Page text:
I’d heard unemployment was unusually low because lots of people stopped looking for jobs after they got stimulus checks, but the low employment-to-population ratio suggests that’s not true. And why would net worth for the bottom 50% double in four years - surely you can’t do this just with stimulus checks, right? And why is the budget deficit lower?

26:Criticism of some recent Nutt/Carhart-Harris papers on psychedelics for depression

27: People are trying to do the “we have DESTROYED the chemical imbalance theory of depression” thing again. Several people have asked for my opinion, see these posts I wrote in 2015 (1, 2) for details, I think they mostly hold up well. The one update I’m making is that the tryptophan depletion literature genuinely looks shakier than I thought.

28: Nate Soares of MIRI discusses the AI alignment landscape and why he’s skeptical of most existing projects.

29: Quote Investigator: who invented the idea of optimists seeing a glass as half-full?

30: British MP Penny Mordaunt has dropped out of the race to become Prime Minister, but I enjoyed reading about her career - particularly the incident where she gave a Parliamentary speech on animal welfare and factory farms for chickens, and then later admitted that someone had dared her to use the word “cock” a certain number of times in Parliament.

31: Apparently this is a real shirt you can get, I saw someone wearing it:

32: After some past studies (eg here) showed benefit of cash transfers (think UBI, but much smaller and shorter term), a newer study of $500 to $2000 given to poor families one time only fails to show any benefit to bank account balances, self-rated financial well-being, or self-rated happiness four months later; in fact, the effects trended negative, although that might be an artifact. The researchers conjecture that the money wasn’t enough and just stressed recipients out trying to figure out how to spend it, which made them feel worse. I think you can tell a story where the previous experiments that gave people long-term regular payments were good because they felt stable, and this one was bad because because it was a one-time shock - but for what it’s worth, the researchers had asked experts to predict the results of this experiment, and they had all guessed that it would go well.

33: I used to hope that freedom and tolerance would win in the end because everyone would realize that they were weird and unpopular in some way, and so tolerating weird unpopular people was in everybody’s common interest (cf. “They came for the Communists, but I did not complain…). Since then the world has taken every opportunity to disabuse me of the notion that this could ever possibly work, but I guess it’s still possible to disappoint me. The latest example is /r/forcedbreeding, a fetish subreddit about men enslaving, raping, and forceably impregnating women, which shut down recently to protest Reddit for not censoring pro-Russian subreddits enough. Apparently they’re back up now, but their top stickied post is still a demand that Reddit ban anti-COVID-vaccine subreddits. Another metaphor for life?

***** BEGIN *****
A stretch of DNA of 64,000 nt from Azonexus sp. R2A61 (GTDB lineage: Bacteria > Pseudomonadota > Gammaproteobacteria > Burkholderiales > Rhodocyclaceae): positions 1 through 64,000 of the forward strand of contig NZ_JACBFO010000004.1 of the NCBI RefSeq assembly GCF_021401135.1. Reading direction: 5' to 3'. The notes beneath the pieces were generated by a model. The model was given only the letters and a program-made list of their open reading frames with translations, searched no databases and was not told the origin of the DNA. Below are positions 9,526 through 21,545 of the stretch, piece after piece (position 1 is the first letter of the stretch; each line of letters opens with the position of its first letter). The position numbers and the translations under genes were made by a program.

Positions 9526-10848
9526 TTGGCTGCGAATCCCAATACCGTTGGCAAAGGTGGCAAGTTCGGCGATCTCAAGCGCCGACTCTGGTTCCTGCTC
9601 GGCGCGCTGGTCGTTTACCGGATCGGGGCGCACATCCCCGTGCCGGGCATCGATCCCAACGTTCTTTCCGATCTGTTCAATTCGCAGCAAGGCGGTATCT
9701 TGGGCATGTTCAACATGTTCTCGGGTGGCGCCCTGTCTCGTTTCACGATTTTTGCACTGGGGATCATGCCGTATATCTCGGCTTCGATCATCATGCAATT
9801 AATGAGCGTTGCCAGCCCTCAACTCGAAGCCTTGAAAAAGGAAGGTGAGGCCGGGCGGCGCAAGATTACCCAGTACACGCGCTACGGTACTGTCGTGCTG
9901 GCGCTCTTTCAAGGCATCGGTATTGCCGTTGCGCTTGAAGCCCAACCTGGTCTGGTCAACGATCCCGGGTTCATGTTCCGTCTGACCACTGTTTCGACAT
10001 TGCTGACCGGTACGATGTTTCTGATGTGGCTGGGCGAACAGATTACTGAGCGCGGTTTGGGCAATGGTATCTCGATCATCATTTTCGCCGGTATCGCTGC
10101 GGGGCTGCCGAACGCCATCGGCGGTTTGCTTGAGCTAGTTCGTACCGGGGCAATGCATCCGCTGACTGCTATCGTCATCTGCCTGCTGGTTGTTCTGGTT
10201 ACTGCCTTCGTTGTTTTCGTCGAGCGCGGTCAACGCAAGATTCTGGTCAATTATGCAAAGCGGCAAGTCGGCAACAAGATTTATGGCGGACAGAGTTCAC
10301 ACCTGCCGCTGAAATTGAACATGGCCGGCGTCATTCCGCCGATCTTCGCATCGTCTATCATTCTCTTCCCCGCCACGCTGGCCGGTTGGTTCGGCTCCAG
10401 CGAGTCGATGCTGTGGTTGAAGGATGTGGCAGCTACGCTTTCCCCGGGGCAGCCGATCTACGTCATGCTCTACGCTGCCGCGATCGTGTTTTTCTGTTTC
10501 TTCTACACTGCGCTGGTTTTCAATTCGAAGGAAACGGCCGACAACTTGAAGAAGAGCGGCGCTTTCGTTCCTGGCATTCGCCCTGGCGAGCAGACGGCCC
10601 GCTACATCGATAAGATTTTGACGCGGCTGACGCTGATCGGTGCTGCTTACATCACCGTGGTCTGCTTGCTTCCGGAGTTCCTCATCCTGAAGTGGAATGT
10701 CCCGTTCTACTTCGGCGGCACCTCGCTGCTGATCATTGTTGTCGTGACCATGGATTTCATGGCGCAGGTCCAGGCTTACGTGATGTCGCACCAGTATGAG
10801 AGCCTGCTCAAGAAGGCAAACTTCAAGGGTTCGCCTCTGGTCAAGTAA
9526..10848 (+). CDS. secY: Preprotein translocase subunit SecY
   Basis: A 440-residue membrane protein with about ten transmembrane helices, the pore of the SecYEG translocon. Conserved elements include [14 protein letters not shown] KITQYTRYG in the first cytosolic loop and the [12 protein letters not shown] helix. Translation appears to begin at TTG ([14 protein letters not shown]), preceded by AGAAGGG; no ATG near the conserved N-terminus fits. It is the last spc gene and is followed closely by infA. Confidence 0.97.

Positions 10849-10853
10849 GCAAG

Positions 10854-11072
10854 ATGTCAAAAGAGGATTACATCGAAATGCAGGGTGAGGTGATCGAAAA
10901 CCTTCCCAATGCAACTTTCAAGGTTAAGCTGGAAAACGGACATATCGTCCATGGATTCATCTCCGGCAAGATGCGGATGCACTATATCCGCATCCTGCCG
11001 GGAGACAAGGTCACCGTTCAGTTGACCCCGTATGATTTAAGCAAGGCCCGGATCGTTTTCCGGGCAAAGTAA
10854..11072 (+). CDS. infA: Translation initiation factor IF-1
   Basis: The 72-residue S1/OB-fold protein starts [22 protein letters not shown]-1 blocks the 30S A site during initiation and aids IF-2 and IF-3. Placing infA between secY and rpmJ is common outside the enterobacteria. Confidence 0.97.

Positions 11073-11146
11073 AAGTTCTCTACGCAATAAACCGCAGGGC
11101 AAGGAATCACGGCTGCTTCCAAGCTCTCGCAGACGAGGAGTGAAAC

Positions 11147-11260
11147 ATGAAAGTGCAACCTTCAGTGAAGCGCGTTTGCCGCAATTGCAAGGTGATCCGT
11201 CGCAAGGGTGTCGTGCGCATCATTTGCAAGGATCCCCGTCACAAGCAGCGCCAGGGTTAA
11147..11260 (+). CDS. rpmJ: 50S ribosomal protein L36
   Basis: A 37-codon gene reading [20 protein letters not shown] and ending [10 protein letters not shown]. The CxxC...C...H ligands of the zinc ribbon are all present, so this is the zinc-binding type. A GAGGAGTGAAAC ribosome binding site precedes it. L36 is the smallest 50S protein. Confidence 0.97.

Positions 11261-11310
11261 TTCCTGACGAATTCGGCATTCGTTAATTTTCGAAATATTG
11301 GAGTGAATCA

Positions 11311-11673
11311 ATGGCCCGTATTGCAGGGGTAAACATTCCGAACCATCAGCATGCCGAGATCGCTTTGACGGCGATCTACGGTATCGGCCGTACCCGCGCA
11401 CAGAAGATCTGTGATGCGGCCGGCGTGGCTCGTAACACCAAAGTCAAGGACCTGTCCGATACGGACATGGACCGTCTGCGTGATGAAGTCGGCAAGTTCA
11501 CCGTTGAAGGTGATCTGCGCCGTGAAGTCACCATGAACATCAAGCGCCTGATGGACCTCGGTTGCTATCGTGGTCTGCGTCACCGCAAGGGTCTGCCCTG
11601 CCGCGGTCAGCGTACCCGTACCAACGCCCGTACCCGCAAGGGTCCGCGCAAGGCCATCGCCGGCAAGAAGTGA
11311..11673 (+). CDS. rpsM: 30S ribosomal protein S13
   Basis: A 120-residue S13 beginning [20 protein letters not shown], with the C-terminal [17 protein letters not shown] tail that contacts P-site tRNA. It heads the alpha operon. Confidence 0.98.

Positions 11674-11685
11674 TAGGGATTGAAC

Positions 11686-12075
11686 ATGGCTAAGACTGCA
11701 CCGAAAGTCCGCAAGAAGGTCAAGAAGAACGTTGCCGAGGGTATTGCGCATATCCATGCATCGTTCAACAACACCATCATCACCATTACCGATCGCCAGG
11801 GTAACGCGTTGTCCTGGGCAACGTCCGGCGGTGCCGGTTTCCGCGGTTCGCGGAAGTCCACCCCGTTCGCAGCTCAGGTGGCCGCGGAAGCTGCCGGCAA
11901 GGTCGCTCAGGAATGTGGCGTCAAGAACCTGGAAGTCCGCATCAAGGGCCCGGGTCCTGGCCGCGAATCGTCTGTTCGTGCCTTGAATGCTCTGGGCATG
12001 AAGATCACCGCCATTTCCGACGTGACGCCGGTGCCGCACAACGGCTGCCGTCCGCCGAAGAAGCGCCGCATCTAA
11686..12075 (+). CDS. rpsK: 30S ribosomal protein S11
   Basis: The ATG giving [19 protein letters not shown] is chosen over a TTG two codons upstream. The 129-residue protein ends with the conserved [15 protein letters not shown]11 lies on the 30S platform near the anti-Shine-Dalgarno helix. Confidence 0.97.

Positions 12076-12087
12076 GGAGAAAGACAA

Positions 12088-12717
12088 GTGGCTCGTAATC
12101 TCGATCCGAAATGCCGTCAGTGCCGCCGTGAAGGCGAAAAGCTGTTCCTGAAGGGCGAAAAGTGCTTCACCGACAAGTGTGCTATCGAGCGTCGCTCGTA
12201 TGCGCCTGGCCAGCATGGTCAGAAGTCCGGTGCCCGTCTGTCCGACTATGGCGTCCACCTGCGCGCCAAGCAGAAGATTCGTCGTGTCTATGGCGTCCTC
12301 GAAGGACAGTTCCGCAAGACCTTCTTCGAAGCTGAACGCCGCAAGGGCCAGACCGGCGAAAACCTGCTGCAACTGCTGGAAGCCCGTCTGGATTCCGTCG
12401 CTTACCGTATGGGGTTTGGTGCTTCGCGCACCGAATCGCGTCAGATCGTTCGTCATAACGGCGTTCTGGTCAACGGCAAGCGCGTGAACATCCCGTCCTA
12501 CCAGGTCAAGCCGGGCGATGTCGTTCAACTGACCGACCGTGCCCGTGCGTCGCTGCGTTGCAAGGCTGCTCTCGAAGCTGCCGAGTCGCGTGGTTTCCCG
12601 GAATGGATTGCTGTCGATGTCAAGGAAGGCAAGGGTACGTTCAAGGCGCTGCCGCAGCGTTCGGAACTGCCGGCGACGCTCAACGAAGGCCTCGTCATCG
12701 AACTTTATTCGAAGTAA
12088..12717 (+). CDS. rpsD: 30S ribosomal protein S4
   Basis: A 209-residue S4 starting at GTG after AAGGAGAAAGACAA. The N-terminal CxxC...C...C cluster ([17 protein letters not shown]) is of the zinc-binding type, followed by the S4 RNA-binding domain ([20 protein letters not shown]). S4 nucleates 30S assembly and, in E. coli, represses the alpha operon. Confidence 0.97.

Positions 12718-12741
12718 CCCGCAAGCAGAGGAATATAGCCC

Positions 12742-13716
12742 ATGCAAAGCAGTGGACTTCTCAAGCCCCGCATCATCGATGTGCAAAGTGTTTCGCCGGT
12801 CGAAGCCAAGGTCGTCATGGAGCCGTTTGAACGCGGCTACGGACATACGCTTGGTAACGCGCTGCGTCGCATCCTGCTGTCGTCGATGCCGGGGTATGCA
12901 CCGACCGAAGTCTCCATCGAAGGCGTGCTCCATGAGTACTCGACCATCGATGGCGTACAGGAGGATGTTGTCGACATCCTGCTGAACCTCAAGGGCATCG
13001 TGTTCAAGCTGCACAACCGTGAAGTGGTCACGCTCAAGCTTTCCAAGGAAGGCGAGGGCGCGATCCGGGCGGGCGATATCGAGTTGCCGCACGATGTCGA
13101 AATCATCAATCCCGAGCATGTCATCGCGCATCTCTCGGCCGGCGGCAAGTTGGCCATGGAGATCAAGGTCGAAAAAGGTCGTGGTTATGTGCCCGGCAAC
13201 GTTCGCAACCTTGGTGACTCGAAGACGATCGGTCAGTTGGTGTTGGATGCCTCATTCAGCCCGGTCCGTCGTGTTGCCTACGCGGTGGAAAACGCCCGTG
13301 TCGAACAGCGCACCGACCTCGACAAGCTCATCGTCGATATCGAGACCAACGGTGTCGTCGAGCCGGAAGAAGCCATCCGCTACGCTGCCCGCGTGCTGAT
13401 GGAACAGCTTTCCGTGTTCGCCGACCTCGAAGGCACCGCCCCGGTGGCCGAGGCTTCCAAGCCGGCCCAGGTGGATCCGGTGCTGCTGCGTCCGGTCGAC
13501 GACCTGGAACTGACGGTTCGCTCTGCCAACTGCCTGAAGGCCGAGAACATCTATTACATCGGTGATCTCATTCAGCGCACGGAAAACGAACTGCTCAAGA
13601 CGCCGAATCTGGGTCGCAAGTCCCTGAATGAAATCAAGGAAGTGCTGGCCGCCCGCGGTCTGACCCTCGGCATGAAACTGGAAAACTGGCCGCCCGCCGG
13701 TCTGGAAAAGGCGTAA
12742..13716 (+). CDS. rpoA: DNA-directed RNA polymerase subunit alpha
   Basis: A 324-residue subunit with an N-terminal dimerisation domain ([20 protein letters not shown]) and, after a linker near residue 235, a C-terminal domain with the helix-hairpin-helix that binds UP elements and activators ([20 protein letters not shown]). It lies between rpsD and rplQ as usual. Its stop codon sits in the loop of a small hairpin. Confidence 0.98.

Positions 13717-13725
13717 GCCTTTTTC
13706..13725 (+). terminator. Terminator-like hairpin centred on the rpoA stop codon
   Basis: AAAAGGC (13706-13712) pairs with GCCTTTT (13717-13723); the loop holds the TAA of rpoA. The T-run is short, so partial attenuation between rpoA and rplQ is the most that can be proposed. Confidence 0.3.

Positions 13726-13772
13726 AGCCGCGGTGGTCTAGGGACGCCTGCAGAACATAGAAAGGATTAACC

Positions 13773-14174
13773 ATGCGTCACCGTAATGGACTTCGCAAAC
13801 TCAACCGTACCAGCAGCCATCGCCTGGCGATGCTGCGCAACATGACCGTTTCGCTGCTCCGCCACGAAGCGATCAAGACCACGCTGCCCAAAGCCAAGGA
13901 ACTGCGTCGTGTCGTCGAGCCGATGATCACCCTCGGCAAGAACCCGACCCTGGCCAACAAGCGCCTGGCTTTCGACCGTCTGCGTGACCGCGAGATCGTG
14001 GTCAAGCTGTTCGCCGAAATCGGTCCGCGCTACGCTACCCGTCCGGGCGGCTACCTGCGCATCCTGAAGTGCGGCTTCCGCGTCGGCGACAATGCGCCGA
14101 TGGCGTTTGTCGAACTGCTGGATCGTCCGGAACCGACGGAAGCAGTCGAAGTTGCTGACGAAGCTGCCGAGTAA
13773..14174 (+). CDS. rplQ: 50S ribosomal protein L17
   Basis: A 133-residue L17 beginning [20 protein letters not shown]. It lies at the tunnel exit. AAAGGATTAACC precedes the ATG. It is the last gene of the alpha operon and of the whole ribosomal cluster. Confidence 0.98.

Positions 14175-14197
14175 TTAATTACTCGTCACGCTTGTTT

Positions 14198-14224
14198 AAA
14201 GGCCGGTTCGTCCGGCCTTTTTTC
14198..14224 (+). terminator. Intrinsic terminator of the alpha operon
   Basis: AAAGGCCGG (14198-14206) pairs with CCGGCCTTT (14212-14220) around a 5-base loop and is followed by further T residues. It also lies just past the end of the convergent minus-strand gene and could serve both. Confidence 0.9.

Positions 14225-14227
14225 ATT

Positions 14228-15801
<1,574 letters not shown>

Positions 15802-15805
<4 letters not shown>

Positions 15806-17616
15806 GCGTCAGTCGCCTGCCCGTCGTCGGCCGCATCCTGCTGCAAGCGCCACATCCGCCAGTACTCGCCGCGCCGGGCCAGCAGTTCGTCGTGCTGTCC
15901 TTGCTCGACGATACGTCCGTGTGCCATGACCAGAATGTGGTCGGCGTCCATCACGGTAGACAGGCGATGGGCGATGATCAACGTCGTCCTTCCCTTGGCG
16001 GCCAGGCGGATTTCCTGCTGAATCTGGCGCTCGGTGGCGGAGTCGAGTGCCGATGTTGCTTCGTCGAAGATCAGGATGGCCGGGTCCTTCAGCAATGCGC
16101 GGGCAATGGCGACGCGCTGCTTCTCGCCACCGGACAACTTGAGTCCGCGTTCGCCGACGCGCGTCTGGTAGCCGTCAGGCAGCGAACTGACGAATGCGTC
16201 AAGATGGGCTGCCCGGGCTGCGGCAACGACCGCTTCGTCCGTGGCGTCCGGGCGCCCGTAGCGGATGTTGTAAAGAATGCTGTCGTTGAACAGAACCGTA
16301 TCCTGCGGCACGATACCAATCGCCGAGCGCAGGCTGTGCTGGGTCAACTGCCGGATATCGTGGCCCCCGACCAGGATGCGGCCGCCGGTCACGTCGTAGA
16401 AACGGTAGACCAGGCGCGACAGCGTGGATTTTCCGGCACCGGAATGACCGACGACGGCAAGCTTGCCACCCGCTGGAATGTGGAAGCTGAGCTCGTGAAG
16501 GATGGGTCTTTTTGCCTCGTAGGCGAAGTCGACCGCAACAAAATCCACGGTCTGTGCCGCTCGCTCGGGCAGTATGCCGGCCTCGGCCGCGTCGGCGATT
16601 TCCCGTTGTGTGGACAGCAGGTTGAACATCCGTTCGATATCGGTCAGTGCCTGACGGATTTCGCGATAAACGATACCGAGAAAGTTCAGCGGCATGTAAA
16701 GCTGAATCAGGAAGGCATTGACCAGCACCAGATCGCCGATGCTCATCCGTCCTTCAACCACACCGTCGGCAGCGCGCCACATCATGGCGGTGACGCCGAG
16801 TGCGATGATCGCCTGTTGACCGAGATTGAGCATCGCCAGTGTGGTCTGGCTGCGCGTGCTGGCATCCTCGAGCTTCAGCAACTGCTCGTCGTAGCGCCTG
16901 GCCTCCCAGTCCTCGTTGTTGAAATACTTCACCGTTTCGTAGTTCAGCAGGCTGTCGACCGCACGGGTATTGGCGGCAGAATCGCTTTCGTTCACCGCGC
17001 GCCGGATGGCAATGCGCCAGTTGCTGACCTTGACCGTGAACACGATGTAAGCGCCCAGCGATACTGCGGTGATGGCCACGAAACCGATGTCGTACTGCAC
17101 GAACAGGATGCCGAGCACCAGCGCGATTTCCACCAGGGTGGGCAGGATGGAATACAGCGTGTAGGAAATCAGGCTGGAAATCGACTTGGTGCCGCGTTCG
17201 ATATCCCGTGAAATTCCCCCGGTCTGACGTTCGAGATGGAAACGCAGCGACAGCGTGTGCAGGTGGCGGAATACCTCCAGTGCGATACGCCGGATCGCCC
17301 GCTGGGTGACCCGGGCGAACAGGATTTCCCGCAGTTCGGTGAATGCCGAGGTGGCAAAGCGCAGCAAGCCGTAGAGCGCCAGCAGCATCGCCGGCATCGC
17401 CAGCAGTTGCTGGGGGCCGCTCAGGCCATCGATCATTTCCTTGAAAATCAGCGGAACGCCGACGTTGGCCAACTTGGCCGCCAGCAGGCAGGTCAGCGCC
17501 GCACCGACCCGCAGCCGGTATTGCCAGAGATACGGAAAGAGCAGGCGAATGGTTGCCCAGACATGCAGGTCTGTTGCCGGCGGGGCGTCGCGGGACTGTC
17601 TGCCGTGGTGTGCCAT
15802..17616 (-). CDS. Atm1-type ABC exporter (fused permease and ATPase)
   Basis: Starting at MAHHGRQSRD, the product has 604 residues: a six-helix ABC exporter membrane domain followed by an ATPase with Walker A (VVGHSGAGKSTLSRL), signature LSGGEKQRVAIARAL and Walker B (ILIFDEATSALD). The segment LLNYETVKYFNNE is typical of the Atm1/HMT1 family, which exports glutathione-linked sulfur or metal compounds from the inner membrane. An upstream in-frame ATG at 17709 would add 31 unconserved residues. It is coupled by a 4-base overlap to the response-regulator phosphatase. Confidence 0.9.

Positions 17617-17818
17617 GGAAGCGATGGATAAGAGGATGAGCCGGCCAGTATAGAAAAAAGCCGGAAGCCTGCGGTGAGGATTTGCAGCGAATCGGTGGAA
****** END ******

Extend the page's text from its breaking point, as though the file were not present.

34: A few years ago I reviewed Joe Heinrich’s Secret Of Our Success , and included a passage about divination. Hunter-gatherers (it claimed) benefited from divination methods as a randomization device, to ensure they didn’t keep overhunting the same area, or move in predictable patterns that game animals could learn. At the time this blew my mind, but here are some other anthropologists saying it’s “wrong on many essential counts” (h/t Cameron Harwick)

35: Adrian D’Souza on Sri Lanka’s economic crisis. I’d heard a lot about the role of their decision to switch to all-organic farming, but it seems more like a typical case of “leader who wants to say in power borrows lots of money, spends it on popular projects, then can’t pay it back”; the organic farming was partly a fig leaf to cover up being too poor to afford fertilizer.

36: Somebody wished on a monkey’s paw for a room-temperature superconductor, so here is a substance which superconducts at room temperature . . . and a pressure of 267 gigapascals, about the same as at the center of the earth.

37: I like making fun of fact-checkers just like everyone else, but this is some genuinely impressive journalism: how do you go from a single picture of an unusually obese Russian soldier (which doesn’t show up in reverse image search) to figuring out exactly who he is and why it was taken?

38: Did you know: the Bohemian lifestyle is a reference to Gypsies (aka Romani), “who were believed to have to come France from Bohemia”.


Twitter avatar for @FLKDayton Far Left Kyle @FLKDaytonThis was made using the DALLE-2 neural network to extend Michaelangelo’s creation of Adam.

[3:52 PM ∙ Jul 2, 2022